No fear of the dentist, information oral health

Do not be afraid of the dentist!

Regular visit to the dental office is more than just checking the teeth and gums. Too much health, fitness and well-being are related to overall oral health. Control should therefore be carried out at least twice a year, including a comprehensive one prophylaxis. Only in this way can risks be identified and illnesses avoided or treated in a timely manner. The check of oral health should therefore be self-evident – and at any age.

More and more dental practices specialize in the treatment of anxiety patients or cooperate with psychologists. Trained employees take time for the fears and worries of their patients. They explain about painless and gentle treatments and create a trusting environment. Especially the fear of pain can be taken to those affected by a professional advice and the right information. In many practices, lasers are used, with which, for example, the caries treatment can be done without a drill. Different anesthetic procedures, from the nitrous oxide sedation up to general anesthesia by experienced anaesthesiologists, are now part of the treatment spectrum of many practices.

The entire ambience of the practices also has a positive effect on the patients. There are no clinically sterile waiting rooms in which the sound of drilling in the treatment rooms can be heard. And the typical smells that are sufficient for one or the other to get wet hands, can be avoided.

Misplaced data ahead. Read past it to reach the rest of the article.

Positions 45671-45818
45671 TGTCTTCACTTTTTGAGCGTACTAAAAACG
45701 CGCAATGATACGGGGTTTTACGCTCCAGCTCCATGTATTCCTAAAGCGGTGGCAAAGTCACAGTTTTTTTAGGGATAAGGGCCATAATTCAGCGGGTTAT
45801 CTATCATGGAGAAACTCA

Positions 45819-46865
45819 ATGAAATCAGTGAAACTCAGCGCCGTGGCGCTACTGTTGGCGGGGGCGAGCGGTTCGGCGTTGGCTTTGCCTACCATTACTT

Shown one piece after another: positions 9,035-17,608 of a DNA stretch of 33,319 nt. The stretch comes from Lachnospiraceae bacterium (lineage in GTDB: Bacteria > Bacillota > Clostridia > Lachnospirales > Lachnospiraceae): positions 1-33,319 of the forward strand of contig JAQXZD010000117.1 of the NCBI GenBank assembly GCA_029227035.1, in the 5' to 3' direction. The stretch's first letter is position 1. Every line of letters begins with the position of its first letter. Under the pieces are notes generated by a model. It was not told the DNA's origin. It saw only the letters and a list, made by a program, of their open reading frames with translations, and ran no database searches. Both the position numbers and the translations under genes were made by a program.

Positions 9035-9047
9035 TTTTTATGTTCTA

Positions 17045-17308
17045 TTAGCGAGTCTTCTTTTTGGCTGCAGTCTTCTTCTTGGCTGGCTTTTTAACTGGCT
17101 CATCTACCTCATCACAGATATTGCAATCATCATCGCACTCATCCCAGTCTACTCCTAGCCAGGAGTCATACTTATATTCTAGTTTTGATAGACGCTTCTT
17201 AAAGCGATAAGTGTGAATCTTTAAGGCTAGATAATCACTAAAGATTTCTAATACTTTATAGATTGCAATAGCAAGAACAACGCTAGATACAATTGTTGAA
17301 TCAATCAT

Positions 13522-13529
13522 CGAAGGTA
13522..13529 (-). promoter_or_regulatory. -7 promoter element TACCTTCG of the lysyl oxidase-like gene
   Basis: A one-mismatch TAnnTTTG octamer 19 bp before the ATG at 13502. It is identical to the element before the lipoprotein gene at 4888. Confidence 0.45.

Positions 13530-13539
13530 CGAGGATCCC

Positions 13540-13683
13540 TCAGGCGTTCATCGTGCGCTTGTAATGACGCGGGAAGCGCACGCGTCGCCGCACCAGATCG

For the right preparation, if it goes back to the dental office, the Initiative proDente e.V. put together some tips:

  • Nothing bad will happen!
    Anxiety and the feelings that occur are body reactions that occur in a stressful situation. They can be very uncomfortable, but they are neither dangerous nor harmful in any way.
  • Stay in the here and now
    Turn off the headset: Do not imagine what might happen, but focus on your real environment. Distract yourself by reading or listening to music.
  • Accept the fear
    Wait and give time to fear, that is, do not run away from it, but openly address it to the treating dentist.
  • Habit helps
    Get used to the situation. Arrange a pure “introductory appointment” without examination. Do you feel comfortable in practice? What do the treatment room and the dentist‘s chair look like? Do you like the dentist and the team??
  • Keep control
    Ask the dentist to explain the course of treatment exactly. Arrange a signal, such as a hand signal, that causes the treatment to stop immediately. After treatment, tell the dentist what you want for the next treatment.

Dental phobias and the fear of treatment must not and must not be a permanent condition. Anyone who does not pay attention to oral health risks serious health problems and loses quality of life.

Your dentist can definitely help them – and talking does not hurt anyone!

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Christina Cherry
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